Colorado potato beetle in the eastern and some western parts of the United States have developed substantial resistance to specific families of pesticides (Flint, 1986) though none have been reported in western North Dakota.
The purpose of these demonstrations was to provide producers the opportunity to assess first hand GE sweet corn and to assess the extent of yield losses of sweet corn to ECB and potato to CPB. The other purpose of this demonstration was to determine consumer acceptance in southwest North Dakota of GE produce.
Materials and Methods
Dickinson Research Extension Center
Two sister cultivars of sweet corn were selected for this demonstration. One cultivar, 'Prime Plus' is a traditionally bred sweet corn. The other sweet corn cultivar, GSS-0966VP is genetically engineered to protect the plant from ECB. The Bacillus thuringiensus (Bt) event used in this sweet corn cultivar is Cry1A(b) and has been approved by USDA APHIS, EPA, and FDA for use in sweet corn. Both Prime Plus and GSS-0966VP have yellow type kernels with the sh2 gene for sugar. Both cultivars have maturity rating of 78 days with predicted ear lengths of eight inches and ear diameter of 1.8 inches.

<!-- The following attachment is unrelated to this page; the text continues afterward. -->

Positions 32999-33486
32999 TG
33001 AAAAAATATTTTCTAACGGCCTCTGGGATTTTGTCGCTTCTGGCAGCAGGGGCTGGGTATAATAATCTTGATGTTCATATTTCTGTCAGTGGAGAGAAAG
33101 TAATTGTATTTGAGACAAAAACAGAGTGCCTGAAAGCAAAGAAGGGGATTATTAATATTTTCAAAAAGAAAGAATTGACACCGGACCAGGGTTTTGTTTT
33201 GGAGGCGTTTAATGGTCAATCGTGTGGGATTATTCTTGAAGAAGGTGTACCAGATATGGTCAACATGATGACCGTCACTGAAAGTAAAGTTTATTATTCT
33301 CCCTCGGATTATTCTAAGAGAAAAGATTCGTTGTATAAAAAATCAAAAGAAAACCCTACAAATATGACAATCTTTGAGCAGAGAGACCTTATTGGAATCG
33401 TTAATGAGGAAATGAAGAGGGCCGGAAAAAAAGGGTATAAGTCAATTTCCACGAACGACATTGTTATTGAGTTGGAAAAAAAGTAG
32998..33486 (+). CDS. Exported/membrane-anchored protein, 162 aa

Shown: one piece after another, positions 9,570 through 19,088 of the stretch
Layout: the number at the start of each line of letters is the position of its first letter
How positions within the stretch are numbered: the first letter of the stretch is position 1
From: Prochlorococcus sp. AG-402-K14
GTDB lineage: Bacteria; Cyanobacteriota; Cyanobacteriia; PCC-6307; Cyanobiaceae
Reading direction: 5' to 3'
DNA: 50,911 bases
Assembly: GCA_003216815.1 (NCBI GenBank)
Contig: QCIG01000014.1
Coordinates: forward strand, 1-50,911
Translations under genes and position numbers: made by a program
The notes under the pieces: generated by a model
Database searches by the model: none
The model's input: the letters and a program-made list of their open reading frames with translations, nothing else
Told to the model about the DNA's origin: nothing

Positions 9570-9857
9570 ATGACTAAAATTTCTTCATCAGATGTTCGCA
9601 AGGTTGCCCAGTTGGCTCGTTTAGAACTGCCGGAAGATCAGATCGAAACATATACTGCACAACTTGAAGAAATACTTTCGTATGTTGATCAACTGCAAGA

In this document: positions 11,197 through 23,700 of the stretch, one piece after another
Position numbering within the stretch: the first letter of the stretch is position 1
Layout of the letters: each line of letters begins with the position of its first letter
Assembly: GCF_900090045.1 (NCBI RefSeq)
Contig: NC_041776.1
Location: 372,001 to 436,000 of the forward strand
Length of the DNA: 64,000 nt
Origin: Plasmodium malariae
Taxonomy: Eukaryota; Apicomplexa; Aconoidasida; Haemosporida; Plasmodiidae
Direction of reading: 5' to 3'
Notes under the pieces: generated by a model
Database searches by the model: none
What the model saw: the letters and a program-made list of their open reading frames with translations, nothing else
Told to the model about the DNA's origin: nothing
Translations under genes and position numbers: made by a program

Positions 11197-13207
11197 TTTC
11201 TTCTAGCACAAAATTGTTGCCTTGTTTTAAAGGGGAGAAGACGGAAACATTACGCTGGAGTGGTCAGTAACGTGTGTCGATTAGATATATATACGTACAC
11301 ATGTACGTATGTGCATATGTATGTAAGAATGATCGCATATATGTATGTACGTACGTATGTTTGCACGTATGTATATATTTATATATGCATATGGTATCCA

A randomized complete block design with four replications was used in this demonstration to help with determining real differences in yield and insect infestations (Figure 1). Each plot consisted of six rows with 20 inches between rows and seeded at the rate of two seeds per foot of row on 2 May. Plants were then thinned to one plant per foot. Weed control was by hand and no pesticides were applied to the plots.
Soil analysis indicated that all but nitrogen was adequate for high corn yields. Ammonium sulfate (21-0-0-24) was side banded at the rate of 2.3 pounds per 1000 ft2 on 21 June. Plots were irrigated as needed.
On 17 and 23 August stalks and ears were harvested for evaluation of ECB injury. Stalks were split, larva counted, recorded. Ears were husked, larva counted and recorded. Ears were considered to be unmarketable when ECB tunneling or larvae were found in the ear (Figure 2).
All sweet corn data from the DREC site was analyzed using SAS Statistical software version 6.12 (SAS Institute Inc., 1996).